Reflection: Trust and Respect Taking Note of Famous Landforms - Section 2: Independent Practice

 

One of my students asked me if the interesting facts she’d written were interesting. I told her to ask herself if the information would make a person say, “Wow! That is so interesting!” She decided they were not, so she went off to revise. After she wrote them, she asked Daniel, who was sitting next to her, to read her facts and tell her if they were interesting. When he was done reading, she said to him, “That’s pretty amazing, huh?” (It was about the height of Mt. Helens.)

Three things came to mind from this, even though neither was the focus of the lesson. One, allowing students to select their own landforms meant they were hooked into what they were writing about. They were interested in the subject and more inclined to their best work. Two, Katie took her audience into consideration by asking Daniel whether or not he thought her facts were interesting. I stress to my students that the goal of writing is to make others want to read it. Her awareness of audience meant she has internalized this.  Thirdly, I found it interesting that she decided to frame the interesting facts as a question. She's starting to take risks with her writing. This is the type of confidence I work to instill in my students. She decided to do something different and risk sharing it with a fellow student.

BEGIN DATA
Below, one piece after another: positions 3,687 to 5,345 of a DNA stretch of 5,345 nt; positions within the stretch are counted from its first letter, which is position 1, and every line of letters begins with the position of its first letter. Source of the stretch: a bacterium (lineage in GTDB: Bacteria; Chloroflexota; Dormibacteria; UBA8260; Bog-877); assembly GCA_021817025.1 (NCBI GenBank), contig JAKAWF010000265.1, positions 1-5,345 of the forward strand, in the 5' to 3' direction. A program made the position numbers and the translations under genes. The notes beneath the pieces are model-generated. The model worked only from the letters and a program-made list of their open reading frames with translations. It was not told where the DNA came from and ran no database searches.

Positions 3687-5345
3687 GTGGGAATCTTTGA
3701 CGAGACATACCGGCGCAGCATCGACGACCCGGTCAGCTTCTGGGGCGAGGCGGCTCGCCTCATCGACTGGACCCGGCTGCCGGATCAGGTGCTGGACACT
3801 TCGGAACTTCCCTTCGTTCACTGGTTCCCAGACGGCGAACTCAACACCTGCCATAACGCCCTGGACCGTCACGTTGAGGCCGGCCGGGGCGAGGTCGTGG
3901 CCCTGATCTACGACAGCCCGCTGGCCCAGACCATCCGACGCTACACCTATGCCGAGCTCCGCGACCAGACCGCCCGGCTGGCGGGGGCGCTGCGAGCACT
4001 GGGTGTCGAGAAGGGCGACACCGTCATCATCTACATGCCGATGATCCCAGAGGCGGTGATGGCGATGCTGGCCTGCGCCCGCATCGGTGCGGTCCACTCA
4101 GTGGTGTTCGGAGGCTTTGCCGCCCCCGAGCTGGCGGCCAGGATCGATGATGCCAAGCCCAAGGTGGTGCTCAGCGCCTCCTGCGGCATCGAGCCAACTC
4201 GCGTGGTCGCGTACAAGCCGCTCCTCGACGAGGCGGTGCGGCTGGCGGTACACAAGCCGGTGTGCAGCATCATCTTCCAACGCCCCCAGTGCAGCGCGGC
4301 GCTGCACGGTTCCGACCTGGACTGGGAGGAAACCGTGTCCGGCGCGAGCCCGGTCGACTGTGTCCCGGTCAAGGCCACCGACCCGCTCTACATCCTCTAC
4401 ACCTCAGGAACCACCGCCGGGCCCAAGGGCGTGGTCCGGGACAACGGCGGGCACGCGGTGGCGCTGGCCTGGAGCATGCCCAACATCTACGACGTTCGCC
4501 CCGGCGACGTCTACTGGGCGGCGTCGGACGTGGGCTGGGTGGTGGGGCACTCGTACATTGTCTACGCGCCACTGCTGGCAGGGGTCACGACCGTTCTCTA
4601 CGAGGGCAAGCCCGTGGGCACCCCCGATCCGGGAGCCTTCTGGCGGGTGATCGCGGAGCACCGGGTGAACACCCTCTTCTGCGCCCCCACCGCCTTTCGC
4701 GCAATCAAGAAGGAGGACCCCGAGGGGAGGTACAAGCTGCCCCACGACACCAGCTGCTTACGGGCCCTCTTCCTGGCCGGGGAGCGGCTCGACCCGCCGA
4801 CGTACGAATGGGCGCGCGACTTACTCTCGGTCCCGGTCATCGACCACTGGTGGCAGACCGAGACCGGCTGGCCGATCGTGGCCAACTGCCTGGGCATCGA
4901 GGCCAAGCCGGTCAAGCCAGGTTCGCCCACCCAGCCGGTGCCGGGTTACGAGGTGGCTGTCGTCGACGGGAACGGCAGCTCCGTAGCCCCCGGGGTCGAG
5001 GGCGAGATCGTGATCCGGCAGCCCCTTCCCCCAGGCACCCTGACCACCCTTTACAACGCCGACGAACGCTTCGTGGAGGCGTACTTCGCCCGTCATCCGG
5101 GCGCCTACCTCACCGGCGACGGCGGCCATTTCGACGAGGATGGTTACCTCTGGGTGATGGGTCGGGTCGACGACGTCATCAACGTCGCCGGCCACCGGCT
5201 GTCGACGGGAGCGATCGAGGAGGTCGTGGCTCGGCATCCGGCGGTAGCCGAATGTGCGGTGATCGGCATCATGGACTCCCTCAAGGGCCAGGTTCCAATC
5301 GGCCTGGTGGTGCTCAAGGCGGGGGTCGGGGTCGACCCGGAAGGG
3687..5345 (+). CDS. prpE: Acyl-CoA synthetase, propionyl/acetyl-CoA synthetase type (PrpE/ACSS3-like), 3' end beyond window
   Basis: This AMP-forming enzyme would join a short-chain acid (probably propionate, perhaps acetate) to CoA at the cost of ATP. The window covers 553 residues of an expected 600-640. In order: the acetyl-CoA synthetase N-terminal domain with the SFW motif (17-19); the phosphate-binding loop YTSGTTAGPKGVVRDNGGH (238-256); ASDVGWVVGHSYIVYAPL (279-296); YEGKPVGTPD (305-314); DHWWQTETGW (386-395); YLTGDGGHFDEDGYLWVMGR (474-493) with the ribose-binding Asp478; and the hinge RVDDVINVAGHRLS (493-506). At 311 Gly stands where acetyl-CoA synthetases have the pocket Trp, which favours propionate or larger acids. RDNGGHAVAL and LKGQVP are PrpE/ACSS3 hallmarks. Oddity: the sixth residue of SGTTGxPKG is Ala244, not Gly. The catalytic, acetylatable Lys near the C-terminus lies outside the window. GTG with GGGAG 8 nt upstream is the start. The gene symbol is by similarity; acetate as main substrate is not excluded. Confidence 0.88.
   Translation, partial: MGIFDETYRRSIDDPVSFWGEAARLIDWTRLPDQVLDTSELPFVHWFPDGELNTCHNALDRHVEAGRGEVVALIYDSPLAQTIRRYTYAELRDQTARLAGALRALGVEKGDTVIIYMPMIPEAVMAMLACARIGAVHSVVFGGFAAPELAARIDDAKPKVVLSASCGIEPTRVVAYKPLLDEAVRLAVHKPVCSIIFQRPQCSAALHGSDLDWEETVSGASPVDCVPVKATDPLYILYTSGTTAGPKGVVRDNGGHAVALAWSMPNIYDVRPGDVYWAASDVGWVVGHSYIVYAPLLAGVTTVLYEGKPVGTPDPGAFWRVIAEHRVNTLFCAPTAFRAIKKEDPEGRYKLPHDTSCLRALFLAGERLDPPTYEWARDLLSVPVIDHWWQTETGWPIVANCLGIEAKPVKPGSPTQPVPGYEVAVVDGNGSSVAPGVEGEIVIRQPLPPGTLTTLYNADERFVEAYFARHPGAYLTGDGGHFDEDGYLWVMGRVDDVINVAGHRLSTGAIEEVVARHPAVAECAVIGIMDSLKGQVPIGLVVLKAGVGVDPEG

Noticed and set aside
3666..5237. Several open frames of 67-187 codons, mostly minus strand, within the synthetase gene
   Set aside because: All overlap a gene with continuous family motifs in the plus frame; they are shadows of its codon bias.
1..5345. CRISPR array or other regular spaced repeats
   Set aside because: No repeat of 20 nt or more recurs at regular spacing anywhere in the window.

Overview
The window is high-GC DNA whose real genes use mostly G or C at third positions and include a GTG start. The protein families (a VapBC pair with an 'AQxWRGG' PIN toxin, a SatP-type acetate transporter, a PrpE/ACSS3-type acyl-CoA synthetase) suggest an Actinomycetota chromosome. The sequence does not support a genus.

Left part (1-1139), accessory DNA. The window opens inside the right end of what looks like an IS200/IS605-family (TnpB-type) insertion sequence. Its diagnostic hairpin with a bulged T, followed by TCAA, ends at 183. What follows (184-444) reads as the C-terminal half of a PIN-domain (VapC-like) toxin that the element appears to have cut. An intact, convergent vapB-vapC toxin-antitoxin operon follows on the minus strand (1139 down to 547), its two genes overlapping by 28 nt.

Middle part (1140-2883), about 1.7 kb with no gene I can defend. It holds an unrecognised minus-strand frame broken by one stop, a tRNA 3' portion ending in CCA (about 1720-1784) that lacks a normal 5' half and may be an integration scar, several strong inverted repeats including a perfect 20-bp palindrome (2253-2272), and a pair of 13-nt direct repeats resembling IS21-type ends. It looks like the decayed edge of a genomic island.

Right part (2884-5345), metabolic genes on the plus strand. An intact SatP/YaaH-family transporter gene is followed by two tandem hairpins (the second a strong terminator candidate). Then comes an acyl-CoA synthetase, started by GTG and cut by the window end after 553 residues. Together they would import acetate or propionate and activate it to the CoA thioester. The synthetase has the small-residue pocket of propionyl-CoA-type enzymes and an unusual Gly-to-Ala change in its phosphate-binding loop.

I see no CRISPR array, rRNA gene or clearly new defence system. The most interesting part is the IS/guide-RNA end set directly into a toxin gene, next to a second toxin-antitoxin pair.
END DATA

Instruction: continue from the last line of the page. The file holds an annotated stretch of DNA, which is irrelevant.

Trust and Respect: Getting Interesting Feedback
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Taking Note of Famous Landforms

Unit 14: Writing Informational Text
Lesson 1 of 4

Objective: SWBAT gather information from digital sources, take brief notes on sources, and sort evidence into provided categories.

Big Idea: Students begin conducting research in preparation for writing an informational paragraph.

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canyon
 
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